Average gasoline prices in Arizona have risen 8.1 cents per gallon in the last week, averaging $4.68/g today, according to GasBuddy’s survey of 2,269 stations in Arizona. Prices in Arizona are 87.0 cents per gallon higher than a month ago and stand $1.60/g higher than a year ago.
According to GasBuddy price reports, the cheapest station in Arizona was priced at $4.09/g yesterday while the most expensive was $5.99/g, a difference of $1.90/g. The lowest price in the state yesterday was $4.09/g while the highest was $5.99/g, a difference of $1.90/g.
The national average price of gasoline is unchanged in the last week, averaging $4.23/g today. The national average is up 62.4 cents per gallon from a month ago and stands $1.38/g higher than a year ago, according to GasBuddy data compiled from more than 11 million weekly price reports covering over 150,000 gas stations across the country.
Historical gasoline prices in Arizona and the national average going back ten years:
March 28, 2021: $3.08/g (U.S. Average: $2.84/g)
March 28, 2020: $2.45/g (U.S. Average: $1.98/g)
March 28, 2019: $2.77/g (U.S. Average: $2.70/g)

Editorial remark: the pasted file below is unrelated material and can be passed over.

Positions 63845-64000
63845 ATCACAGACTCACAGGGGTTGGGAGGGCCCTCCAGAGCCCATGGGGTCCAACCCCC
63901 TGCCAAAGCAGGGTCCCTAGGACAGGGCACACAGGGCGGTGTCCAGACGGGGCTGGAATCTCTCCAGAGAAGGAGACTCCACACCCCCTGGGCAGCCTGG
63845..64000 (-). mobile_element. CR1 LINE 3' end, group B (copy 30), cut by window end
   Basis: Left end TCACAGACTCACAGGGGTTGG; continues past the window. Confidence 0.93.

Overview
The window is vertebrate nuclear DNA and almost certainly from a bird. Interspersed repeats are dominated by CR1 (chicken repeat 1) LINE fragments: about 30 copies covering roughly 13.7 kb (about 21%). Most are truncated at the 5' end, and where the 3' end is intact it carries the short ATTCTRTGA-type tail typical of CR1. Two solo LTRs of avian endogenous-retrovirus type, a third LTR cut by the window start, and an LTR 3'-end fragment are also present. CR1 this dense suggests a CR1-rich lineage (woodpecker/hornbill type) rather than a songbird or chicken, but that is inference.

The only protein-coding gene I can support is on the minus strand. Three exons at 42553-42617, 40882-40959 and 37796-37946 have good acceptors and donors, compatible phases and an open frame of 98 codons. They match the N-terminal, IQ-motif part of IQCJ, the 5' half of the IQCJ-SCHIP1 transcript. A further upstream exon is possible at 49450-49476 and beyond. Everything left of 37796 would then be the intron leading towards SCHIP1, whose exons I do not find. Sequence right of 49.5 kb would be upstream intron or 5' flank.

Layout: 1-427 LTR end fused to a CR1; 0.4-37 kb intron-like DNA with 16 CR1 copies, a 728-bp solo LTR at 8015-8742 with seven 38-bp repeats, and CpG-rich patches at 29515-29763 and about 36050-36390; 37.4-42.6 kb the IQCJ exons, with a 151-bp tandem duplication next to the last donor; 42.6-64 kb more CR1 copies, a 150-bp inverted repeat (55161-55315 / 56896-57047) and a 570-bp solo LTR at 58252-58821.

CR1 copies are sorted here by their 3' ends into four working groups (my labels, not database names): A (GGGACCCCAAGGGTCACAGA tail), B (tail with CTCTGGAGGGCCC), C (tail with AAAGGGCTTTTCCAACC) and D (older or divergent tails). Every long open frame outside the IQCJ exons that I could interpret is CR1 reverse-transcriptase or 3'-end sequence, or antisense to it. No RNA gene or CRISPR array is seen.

March 28, 2018: $2.62/g (U.S. Average: $2.64/g)
March 28, 2017: $2.23/g (U.S. Average: $2.29/g)
March 28, 2016: $2.04/g (U.S. Average: $2.04/g)
March 28, 2015: $2.36/g (U.S. Average: $2.43/g)
March 28, 2014: $3.37/g (U.S. Average: $3.53/g)
March 28, 2013: $3.67/g (U.S. Average: $3.64/g)
March 28, 2012: $3.90/g (U.S. Average: $3.92/g)
Neighboring areas and their current gas prices:
Las Vegas- $5.30/g, up 17.1 cents per gallon from last week’s $5.13/g.
Phoenix- $4.73/g, up 10.8 cents per gallon from last week’s $4.62/g.
Tucson- $4.47/g, up 0.6 cents per gallon from last week’s $4.47/g.
“The decline we’ve seen in average gas prices has been slowing down, as oil prices have held above $100 after declining under that level as recently as a few weeks ago. For the near future, we’ll see a mix of slight decreases and some potential increases mixed in. California markets should finally cool off and areas could even move lower in Southern California, while the Great Lakes could see gas prices jump up after having fallen for the last week or so,” said Patrick De Haan, head of petroleum analysis at GasBuddy. “While the national average should start to stabilize for the time being, there’s no telling what’s around the corner, at least for now, as the volatility in oil prices persists.”
GasBuddy is the authoritative voice for gas prices and the only source for station-level data spanning nearly two decades. Unlike AAA’s once daily survey and the Lundberg Survey, updated once every two weeks based on a small fraction of U.S. gasoline stations, GasBuddy’s survey updates 288 times every day from the most diverse list of sources covering nearly 150,000 stations nationwide, the most comprehensive and up-to-date in the country. GasBuddy data is accessible at http://prices.GasBuddy.com.